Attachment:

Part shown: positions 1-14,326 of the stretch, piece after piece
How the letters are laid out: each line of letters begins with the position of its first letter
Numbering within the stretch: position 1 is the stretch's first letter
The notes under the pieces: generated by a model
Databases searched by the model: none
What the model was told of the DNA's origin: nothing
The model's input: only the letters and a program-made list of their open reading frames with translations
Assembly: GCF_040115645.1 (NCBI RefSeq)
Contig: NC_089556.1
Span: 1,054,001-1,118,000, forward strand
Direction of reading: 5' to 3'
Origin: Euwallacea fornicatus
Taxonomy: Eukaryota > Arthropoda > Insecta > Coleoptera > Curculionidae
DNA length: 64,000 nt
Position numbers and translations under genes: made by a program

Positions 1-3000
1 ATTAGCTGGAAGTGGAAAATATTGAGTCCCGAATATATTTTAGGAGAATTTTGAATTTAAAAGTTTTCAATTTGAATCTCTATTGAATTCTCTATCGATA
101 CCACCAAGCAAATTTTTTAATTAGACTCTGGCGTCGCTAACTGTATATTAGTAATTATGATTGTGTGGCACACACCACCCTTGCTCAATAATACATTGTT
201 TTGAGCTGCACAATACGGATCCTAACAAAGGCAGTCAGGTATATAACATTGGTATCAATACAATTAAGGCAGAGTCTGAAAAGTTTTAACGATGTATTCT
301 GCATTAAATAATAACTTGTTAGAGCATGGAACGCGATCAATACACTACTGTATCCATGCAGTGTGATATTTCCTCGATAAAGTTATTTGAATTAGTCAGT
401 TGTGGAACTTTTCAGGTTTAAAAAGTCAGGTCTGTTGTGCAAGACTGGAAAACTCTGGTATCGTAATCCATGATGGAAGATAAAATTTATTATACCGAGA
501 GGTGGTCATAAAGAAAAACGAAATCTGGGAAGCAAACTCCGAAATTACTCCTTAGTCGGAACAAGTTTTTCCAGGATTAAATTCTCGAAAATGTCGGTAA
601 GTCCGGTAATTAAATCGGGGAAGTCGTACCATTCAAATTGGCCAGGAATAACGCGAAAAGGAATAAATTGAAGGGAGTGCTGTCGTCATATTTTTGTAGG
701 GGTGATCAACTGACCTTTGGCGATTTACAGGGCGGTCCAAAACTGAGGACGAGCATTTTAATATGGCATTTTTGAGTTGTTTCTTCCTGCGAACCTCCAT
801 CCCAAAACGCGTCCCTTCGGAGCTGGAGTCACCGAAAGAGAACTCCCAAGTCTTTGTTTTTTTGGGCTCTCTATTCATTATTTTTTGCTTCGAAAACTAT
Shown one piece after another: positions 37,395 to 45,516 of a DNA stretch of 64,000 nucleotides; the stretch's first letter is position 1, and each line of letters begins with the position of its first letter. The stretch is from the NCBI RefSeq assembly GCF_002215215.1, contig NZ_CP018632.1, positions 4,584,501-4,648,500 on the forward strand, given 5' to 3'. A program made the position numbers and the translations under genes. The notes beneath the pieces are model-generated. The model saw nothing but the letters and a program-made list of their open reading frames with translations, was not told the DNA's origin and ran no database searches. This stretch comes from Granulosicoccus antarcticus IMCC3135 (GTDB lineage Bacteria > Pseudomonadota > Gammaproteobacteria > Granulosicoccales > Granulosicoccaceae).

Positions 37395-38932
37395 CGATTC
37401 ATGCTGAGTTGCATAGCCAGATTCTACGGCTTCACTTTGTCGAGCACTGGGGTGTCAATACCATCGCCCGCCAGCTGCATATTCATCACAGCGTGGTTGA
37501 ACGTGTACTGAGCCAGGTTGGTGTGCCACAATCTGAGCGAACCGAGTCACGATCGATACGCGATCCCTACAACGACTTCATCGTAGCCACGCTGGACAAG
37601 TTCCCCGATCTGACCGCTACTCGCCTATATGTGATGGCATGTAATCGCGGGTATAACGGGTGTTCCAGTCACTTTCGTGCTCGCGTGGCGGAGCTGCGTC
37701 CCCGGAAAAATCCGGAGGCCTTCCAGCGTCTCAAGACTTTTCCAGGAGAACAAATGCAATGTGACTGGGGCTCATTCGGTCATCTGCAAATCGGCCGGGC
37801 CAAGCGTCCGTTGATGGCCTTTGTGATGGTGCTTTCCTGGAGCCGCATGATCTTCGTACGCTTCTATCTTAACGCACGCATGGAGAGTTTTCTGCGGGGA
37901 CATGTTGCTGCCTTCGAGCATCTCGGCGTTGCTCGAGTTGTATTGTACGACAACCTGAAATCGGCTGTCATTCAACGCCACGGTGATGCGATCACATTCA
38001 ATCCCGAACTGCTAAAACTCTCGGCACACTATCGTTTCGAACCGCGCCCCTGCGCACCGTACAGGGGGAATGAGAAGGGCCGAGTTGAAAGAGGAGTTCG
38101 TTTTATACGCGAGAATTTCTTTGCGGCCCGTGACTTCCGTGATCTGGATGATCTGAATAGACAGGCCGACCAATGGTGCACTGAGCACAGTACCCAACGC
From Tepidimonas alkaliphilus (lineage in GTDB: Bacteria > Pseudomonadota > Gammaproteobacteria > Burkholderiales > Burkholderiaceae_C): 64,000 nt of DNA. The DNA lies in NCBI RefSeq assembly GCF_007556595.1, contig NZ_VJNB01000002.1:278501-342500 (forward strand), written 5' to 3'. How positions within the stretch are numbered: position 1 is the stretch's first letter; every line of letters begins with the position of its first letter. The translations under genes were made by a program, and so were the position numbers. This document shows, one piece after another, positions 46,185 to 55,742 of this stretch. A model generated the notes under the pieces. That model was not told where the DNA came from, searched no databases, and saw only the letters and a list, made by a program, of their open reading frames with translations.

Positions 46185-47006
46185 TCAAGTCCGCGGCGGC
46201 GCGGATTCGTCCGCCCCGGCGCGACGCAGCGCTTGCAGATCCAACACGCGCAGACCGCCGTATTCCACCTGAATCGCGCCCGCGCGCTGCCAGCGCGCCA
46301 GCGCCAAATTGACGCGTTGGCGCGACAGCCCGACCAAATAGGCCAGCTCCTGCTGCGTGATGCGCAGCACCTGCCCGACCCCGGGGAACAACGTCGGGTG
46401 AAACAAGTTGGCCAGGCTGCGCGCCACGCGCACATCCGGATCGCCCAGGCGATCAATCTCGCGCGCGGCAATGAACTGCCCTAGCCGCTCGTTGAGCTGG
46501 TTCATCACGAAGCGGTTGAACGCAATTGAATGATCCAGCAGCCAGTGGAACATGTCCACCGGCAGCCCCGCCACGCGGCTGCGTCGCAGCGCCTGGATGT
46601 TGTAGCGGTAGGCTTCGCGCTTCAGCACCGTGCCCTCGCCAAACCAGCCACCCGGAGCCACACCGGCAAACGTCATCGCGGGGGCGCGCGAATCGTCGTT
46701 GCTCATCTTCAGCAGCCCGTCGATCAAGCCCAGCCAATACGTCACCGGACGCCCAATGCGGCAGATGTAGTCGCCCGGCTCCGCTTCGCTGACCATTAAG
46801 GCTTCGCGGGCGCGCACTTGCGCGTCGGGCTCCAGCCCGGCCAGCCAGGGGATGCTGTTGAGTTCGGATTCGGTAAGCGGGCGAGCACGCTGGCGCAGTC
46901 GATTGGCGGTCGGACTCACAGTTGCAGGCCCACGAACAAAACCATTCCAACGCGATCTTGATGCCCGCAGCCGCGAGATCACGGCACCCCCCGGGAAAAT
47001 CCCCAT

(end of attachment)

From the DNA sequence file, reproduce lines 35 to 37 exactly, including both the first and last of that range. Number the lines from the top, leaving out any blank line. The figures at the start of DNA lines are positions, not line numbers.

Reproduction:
38001 ATCCCGAACTGCTAAAACTCTCGGCACACTATCGTTTCGAACCGCGCCCCTGCGCACCGTACAGGGGGAATGAGAAGGGCCGAGTTGAAAGAGGAGTTCG
38101 TTTTATACGCGAGAATTTCTTTGCGGCCCGTGACTTCCGTGATCTGGATGATCTGAATAGACAGGCCGACCAATGGTGCACTGAGCACAGTACCCAACGC
From Tepidimonas alkaliphilus (lineage in GTDB: Bacteria > Pseudomonadota > Gammaproteobacteria > Burkholderiales > Burkholderiaceae_C): 64,000 nt of DNA. The DNA lies in NCBI RefSeq assembly GCF_007556595.1, contig NZ_VJNB01000002.1:278501-342500 (forward strand), written 5' to 3'. How positions within the stretch are numbered: position 1 is the stretch's first letter; every line of letters begins with the position of its first letter. The translations under genes were made by a program, and so were the position numbers. This document shows, one piece after another, positions 46,185 to 55,742 of this stretch. A model generated the notes under the pieces. That model was not told where the DNA came from, searched no databases, and saw only the letters and a list, made by a program, of their open reading frames with translations.